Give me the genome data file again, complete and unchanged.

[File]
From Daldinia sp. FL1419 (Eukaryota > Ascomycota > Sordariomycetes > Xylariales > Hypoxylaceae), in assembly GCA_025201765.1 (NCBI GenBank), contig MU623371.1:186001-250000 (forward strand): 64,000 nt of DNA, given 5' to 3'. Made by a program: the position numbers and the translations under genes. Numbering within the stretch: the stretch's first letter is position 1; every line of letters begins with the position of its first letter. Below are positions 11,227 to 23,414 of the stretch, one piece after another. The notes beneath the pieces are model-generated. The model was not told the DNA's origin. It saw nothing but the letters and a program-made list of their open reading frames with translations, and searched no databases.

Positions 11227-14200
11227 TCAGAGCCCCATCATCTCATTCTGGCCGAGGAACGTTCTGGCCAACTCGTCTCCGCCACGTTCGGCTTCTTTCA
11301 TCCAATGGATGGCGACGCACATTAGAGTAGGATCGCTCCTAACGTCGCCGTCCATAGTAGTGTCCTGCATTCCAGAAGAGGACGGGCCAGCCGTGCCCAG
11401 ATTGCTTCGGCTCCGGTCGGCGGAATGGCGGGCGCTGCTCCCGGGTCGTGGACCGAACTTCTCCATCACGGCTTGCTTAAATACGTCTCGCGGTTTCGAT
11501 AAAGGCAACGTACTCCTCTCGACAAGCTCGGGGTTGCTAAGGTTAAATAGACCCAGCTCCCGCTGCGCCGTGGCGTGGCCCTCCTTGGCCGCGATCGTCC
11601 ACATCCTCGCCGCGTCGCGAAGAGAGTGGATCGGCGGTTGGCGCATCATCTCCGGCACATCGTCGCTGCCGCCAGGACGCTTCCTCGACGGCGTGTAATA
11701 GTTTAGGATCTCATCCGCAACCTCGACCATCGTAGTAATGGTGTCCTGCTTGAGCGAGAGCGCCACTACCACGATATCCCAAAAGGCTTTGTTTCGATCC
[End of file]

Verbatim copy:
From Daldinia sp. FL1419 (Eukaryota > Ascomycota > Sordariomycetes > Xylariales > Hypoxylaceae), in assembly GCA_025201765.1 (NCBI GenBank), contig MU623371.1:186001-250000 (forward strand): 64,000 nt of DNA, given 5' to 3'. Made by a program: the position numbers and the translations under genes. Numbering within the stretch: the stretch's first letter is position 1; every line of letters begins with the position of its first letter. Below are positions 11,227 to 23,414 of the stretch, one piece after another. The notes beneath the pieces are model-generated. The model was not told the DNA's origin. It saw nothing but the letters and a program-made list of their open reading frames with translations, and searched no databases.

Positions 11227-14200
11227 TCAGAGCCCCATCATCTCATTCTGGCCGAGGAACGTTCTGGCCAACTCGTCTCCGCCACGTTCGGCTTCTTTCA
11301 TCCAATGGATGGCGACGCACATTAGAGTAGGATCGCTCCTAACGTCGCCGTCCATAGTAGTGTCCTGCATTCCAGAAGAGGACGGGCCAGCCGTGCCCAG
11401 ATTGCTTCGGCTCCGGTCGGCGGAATGGCGGGCGCTGCTCCCGGGTCGTGGACCGAACTTCTCCATCACGGCTTGCTTAAATACGTCTCGCGGTTTCGAT
11501 AAAGGCAACGTACTCCTCTCGACAAGCTCGGGGTTGCTAAGGTTAAATAGACCCAGCTCCCGCTGCGCCGTGGCGTGGCCCTCCTTGGCCGCGATCGTCC
11601 ACATCCTCGCCGCGTCGCGAAGAGAGTGGATCGGCGGTTGGCGCATCATCTCCGGCACATCGTCGCTGCCGCCAGGACGCTTCCTCGACGGCGTGTAATA
11701 GTTTAGGATCTCATCCGCAACCTCGACCATCGTAGTAATGGTGTCCTGCTTGAGCGAGAGCGCCACTACCACGATATCCCAAAAGGCTTTGTTTCGATCC